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Back | Programme Area: Gender and Development (2000 - 2009)

Religion, Politics and Gender Equality in Turkey: Confrontation, Coexistence or Transformation? (Draft)

This is the draft of a country case study on Turkey in the Religion, Politics and Gender Equality Project.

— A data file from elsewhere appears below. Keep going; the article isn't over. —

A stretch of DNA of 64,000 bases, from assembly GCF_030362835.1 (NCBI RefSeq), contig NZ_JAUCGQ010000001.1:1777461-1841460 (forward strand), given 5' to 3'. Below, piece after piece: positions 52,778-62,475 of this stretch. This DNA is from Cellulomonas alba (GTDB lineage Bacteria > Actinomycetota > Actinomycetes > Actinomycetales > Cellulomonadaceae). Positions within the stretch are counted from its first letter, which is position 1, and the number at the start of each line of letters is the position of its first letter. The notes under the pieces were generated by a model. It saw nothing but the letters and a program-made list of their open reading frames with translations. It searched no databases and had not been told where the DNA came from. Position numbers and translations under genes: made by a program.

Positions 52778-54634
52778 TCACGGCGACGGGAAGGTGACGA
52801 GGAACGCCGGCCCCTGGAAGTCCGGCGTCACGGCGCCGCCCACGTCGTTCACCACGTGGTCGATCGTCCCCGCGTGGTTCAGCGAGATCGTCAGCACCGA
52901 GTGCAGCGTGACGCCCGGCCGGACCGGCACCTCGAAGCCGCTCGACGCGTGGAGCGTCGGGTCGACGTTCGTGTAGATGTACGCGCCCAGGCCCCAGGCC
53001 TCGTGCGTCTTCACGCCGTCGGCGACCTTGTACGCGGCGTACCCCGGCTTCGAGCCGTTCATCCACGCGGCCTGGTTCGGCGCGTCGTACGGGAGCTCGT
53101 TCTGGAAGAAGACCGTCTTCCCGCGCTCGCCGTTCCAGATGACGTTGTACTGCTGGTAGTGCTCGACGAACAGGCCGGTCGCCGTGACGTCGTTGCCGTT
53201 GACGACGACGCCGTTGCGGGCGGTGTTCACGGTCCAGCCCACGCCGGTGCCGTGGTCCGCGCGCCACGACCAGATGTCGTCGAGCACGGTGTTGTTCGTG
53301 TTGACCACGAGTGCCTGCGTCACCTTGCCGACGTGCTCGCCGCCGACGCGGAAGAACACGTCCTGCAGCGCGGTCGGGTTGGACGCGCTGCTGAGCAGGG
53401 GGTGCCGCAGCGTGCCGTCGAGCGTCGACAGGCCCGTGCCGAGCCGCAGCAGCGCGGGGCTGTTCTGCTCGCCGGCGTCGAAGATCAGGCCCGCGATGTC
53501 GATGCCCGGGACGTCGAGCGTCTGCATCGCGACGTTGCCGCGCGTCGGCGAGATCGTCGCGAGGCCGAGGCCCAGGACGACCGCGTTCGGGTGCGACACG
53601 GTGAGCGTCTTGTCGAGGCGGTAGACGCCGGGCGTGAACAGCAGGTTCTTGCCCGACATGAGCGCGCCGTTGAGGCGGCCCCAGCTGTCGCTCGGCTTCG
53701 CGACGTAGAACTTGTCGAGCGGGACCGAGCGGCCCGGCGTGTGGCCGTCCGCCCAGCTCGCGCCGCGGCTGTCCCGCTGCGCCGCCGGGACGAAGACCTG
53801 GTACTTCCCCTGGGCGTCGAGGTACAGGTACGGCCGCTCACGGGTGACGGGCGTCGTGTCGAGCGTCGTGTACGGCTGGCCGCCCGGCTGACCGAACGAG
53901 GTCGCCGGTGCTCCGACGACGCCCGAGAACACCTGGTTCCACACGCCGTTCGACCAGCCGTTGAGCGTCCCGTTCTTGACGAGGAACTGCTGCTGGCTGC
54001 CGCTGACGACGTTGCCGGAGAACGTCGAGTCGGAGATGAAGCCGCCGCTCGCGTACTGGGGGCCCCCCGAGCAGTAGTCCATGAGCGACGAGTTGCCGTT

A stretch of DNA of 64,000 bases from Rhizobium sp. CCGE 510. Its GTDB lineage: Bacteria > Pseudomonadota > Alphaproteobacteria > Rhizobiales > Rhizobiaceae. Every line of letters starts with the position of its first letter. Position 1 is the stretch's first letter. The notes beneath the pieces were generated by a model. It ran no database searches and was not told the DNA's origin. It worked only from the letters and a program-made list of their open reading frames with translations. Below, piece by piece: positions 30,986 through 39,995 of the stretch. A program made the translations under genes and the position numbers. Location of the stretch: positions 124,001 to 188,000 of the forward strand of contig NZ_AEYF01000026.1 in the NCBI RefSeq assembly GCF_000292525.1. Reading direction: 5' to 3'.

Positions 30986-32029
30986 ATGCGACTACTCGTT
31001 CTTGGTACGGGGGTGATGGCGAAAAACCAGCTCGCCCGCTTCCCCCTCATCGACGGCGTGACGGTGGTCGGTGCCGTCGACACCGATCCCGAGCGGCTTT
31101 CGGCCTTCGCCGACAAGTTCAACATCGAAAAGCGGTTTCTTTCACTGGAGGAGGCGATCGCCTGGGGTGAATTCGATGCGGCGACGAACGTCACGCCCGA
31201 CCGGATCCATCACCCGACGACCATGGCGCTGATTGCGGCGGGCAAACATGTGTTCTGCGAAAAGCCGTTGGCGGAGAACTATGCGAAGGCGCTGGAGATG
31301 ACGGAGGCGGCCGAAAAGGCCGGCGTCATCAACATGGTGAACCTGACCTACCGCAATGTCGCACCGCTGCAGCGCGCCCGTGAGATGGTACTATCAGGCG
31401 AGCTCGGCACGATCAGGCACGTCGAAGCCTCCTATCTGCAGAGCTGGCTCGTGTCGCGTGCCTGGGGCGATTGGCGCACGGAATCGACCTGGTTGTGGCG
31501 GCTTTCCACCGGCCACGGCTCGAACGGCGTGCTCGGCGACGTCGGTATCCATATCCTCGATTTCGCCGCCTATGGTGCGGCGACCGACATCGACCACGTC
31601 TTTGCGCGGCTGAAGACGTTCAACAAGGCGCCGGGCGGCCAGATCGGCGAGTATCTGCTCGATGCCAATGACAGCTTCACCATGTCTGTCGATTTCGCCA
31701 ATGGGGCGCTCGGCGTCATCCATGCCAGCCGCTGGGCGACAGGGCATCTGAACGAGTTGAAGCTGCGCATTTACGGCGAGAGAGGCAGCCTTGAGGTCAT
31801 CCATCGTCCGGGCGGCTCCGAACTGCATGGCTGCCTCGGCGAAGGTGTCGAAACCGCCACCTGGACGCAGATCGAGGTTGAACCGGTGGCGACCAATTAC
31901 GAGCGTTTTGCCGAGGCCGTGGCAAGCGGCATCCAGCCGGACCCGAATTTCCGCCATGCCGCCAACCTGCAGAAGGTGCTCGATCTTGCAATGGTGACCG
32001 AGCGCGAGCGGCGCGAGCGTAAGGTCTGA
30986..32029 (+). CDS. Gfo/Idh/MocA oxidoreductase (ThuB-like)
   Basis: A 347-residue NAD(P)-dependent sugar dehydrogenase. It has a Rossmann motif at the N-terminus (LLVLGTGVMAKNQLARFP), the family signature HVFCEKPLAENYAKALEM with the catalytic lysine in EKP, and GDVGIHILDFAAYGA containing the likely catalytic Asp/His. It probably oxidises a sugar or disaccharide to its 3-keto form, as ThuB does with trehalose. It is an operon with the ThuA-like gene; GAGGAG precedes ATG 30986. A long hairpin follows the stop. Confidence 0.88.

The paper evaluates the effects of the intertwining of religion and politics in Turkey on women's equal opportunities. It argues that it is not the uplifting of the Islamist headscarf ban in universities that should be prioritized as a danger, but the propagation of patriarchal religious values sanctioning secondary roles for women through the public bureaucracy, the educational system and civil society organizations. Party cadres holding sexist values are infiltrating the political system. Religious movements, once banned for jeopardizing the secular political order, are now establishing schools, dormitories and off-campus Quran schools, thus socializing the young into religiously sanctioned worldviews that promote secondary roles for women. The paper argues that a vigilant and active civil society with cross-cutting alliances between liberal Islamist and liberal secular groups is an important safety valve against the promotion of secondary roles for women. It further calls for closer global links with states, institutions and people upholding women's rights as human rights in order to impede the limitation of women's equal opportunities in Turkey.

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